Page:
Imagine a cozy living room on a crisp December evening, where the flickering light of candles bathes everything in a warm and inviting glow. On a table in the center of the room, a wreath of greenery is adorned with four candles. The air is filled with anticipation as a family gathers around the wreath, embracing the Christmas season.
The Catholic Advent wreath is a cherished tradition observed during the weeks leading up to Christmas. The Advent wreath serves as a spiritual compass on our journey in preparation for the nativity of our Lord.
It symbolizes hope, peace, joy and love through its four candles, each representing a week leading up to the birth of Christ. Let’s explore the origin of the Advent wreath, the meaning behind the candles and how we can use it to grow in prayer this Advent season.
The Catholic Advent Wreath Meaning and Origin
The origin of the Advent Wreath can be traced back to pre-Christian Germanic cultures who would light candles during the winter solstice to honor the return of the light. This practice was adopted by Christians in the Middle Ages as a way to mark the season of Advent.
The circular shape of the wreath represents eternity, reminding us of God's infinite love and presence in our lives. The greenery used to decorate it symbolizes everlasting life and hope given to us by Jesus. The lighting of the candles sequentially each week provides us with a tangible way to mark the passing of time and encourages us to reflect on the themes of hope, peace, joy and love.
What Do the Advent Candles Represent?
The hallmark feature of the Advent wreath is the four candles: three purple and one rose-colored. Each represents a special virtue that God prompts us to cultivate during the Advent season.
The first candle, which is purple, represents hope. It reminds us of the unwavering hope we hold within us as we await the arrival of our savior. The second candle, also purple, signifies peace. It calls us to seek inner peace and also to spread peace to those around us,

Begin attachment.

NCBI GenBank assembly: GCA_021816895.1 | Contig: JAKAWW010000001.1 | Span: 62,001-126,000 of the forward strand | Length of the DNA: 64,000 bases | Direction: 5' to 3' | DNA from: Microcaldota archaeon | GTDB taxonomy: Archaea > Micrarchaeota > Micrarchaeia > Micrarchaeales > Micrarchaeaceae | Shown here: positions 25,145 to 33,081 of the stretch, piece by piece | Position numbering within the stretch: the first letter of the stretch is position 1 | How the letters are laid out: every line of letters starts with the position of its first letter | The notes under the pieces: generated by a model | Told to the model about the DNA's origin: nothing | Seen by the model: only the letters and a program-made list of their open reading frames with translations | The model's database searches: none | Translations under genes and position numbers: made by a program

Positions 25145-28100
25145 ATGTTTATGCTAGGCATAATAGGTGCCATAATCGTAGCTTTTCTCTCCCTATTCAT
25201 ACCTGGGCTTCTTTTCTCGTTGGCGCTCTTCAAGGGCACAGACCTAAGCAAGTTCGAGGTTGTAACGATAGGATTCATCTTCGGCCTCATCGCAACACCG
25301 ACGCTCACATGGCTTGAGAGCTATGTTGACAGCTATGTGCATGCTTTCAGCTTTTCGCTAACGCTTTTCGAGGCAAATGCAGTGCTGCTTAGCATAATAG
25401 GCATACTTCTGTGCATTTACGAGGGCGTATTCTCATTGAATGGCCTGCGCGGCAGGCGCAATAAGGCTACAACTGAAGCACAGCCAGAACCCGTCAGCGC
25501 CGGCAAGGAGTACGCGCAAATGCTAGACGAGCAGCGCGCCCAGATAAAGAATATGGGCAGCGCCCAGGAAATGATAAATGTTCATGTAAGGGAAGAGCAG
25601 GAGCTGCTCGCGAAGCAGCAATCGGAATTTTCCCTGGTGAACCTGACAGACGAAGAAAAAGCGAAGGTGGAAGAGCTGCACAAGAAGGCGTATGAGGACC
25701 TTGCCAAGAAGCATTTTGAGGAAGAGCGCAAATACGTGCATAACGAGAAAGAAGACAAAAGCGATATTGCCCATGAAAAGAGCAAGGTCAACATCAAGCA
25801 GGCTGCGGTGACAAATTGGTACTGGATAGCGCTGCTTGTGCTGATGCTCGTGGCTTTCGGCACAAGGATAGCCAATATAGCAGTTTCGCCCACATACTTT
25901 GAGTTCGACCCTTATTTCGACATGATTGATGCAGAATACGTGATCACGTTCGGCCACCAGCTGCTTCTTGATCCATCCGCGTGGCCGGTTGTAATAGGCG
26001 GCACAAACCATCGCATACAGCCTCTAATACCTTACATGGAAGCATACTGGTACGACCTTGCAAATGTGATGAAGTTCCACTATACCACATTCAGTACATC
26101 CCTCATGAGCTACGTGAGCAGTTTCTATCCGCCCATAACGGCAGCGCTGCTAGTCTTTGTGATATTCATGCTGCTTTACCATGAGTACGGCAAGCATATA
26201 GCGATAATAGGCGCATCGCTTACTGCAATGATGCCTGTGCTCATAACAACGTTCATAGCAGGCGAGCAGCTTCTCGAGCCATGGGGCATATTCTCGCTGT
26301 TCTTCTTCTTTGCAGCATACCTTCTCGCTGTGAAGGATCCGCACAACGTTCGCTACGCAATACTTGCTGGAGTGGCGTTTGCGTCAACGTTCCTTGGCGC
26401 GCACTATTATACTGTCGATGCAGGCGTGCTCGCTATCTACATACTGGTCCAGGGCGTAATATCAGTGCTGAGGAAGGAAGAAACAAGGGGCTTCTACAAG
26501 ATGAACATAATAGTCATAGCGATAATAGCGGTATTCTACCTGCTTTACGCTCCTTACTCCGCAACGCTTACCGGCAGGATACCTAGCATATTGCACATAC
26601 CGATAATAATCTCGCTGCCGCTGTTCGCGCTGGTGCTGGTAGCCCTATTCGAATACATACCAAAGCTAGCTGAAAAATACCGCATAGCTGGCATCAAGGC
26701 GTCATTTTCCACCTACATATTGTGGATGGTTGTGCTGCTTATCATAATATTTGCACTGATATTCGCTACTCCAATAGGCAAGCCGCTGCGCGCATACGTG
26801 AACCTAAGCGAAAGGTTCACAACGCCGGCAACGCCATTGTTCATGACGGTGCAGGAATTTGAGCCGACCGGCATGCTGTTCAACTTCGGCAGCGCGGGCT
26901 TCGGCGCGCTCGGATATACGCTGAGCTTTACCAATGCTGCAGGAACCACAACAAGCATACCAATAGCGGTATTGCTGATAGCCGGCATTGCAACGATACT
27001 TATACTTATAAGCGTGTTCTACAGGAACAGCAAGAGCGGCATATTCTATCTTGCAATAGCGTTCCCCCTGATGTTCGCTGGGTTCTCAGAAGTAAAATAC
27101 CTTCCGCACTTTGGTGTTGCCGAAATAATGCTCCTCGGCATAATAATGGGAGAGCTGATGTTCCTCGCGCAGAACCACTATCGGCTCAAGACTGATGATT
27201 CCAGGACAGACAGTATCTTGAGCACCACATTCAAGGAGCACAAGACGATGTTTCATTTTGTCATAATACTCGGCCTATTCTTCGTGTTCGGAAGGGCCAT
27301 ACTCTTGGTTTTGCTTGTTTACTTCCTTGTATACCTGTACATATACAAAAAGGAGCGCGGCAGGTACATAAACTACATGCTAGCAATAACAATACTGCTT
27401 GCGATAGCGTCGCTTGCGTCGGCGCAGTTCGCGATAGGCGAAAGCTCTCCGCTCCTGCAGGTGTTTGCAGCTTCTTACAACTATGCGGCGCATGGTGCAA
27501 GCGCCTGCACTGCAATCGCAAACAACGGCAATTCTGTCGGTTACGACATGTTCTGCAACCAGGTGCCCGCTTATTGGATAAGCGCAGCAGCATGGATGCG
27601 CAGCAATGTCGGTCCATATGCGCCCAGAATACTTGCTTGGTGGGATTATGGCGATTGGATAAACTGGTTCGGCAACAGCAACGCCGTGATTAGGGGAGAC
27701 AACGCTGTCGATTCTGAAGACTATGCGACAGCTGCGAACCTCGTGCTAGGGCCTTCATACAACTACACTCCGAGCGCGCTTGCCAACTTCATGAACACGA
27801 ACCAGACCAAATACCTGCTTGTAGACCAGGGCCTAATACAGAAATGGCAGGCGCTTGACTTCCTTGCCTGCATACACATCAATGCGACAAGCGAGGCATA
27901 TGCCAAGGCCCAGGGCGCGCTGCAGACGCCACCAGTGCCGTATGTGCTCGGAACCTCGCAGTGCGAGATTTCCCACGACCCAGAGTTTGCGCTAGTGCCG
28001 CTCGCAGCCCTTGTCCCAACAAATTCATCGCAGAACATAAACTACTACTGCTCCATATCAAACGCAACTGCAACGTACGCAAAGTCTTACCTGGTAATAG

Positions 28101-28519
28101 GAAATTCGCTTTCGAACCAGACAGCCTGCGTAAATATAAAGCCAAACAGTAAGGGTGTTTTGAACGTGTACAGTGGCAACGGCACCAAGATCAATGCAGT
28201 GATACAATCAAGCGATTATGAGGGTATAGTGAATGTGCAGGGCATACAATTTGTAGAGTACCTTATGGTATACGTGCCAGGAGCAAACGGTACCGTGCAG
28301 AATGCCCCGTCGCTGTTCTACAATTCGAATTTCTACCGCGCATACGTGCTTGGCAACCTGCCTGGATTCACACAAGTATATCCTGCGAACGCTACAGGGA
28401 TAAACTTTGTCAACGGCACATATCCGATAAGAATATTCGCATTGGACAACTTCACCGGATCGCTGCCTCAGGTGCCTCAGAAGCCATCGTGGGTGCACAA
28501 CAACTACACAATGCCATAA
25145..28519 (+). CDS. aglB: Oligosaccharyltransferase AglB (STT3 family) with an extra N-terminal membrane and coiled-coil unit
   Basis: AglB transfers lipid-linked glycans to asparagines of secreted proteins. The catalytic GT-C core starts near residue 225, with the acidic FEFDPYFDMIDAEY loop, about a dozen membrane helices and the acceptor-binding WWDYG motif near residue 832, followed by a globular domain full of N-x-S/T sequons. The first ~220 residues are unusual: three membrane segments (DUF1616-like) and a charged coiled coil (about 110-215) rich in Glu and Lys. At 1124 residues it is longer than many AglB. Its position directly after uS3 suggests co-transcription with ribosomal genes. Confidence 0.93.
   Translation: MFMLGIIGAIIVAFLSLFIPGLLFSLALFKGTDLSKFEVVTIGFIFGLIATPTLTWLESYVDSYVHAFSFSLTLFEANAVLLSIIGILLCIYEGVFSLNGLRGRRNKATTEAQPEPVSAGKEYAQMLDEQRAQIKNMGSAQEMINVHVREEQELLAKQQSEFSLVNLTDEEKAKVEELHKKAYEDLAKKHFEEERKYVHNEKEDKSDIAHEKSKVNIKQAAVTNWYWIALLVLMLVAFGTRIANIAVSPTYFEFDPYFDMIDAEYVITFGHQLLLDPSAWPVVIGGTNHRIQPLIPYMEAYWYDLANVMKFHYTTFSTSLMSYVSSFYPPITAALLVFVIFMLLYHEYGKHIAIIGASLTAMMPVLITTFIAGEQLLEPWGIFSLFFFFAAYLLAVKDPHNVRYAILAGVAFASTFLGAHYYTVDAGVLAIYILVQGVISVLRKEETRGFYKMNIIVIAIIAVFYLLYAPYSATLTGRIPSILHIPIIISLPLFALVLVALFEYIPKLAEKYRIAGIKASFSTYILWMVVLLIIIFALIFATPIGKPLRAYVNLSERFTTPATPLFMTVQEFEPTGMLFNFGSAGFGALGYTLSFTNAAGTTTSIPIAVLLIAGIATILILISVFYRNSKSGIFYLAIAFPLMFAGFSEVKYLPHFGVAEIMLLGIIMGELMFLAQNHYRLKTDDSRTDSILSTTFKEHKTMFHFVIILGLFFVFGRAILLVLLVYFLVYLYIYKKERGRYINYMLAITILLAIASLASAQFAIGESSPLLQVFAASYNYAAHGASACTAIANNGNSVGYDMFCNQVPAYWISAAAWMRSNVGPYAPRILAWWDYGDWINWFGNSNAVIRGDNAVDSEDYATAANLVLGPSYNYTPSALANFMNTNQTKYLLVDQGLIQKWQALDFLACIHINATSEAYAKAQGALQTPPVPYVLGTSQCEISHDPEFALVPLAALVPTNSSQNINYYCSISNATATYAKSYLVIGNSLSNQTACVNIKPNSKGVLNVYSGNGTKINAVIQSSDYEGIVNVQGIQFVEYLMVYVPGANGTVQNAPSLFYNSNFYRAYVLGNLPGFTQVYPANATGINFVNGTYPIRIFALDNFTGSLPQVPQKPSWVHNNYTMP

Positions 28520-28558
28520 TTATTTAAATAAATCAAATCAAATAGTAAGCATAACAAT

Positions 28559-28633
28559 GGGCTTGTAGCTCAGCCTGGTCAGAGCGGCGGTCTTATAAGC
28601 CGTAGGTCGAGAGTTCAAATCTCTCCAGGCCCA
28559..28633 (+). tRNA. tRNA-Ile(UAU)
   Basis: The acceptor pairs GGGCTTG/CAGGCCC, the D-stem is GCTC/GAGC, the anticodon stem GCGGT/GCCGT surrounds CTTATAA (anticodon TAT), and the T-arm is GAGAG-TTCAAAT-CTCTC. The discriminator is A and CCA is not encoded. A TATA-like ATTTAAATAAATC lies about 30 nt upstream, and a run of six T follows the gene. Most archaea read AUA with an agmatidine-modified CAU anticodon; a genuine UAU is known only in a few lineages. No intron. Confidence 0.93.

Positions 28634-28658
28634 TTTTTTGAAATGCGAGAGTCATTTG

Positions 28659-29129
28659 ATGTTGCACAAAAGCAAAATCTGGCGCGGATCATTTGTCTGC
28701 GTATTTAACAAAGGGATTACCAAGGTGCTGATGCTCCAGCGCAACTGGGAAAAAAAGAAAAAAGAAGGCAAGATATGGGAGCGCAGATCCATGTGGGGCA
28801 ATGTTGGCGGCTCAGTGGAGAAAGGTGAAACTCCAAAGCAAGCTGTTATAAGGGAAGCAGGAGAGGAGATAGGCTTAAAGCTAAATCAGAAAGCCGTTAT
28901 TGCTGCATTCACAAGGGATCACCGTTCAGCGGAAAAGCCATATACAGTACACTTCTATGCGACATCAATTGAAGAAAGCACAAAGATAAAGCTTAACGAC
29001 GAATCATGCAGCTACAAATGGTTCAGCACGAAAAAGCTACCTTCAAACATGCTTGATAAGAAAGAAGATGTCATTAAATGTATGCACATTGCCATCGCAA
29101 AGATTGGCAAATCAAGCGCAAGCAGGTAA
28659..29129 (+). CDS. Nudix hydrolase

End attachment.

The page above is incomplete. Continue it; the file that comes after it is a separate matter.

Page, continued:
The third candle, which is rose-colored, embodies joy. Lit on Gaudete Sunday, it serves as a reminder to rejoice that the coming of Christ is near. The fourth candle, purple like the first two, represents love. It symbolizes the boundless love of God, which we are called to share with others.
On certain Advent wreaths, particularly those commonly seen in churches, a central white candle known as the Christ candle is sometimes lit on Christmas day, symbolizing the life of Christ.
How to Incorporate Your Advent Wreath Into Prayer This Christmas Season
During Advent, Catholics traditionally light the wreath at the start of their prayers, using it as a focal point for meditation on the season's meaning. Set aside a specific time each week to light the Advent wreath candles and pray, either before or after dinner or as part of your existing prayer routine. Once you have taken a moment to enter into prayer, contemplate the significance of each candle's theme.
You can also incorporate certain Advent wreath prayers during this time, including the Blessing of the Advent Wreath, Advent reflections or that Sunday’s scripture readings.
Grow in Hope, Peace, Joy and Love this Advent Season
As the Christmas season unfolds, let us embrace the sacred meaning behind the Advent wreath and allow it to be a guide in our spiritual preparation for Christmas. To help prepare your heart for the birth of Jesus, we invite you to pray the Christmas novena alongside Divine Word Missionaries to approach the manager in reverence this year.
Beginning on December 17, Gaudete Sunday, receive insights from the Scriptures and the saints and make a prayerful preparation for Christmas. Surrounded by the glow of your Advent wreath in the final weeks, you can pray our Christmas Novena, and ready your hearts to welcome our Savior.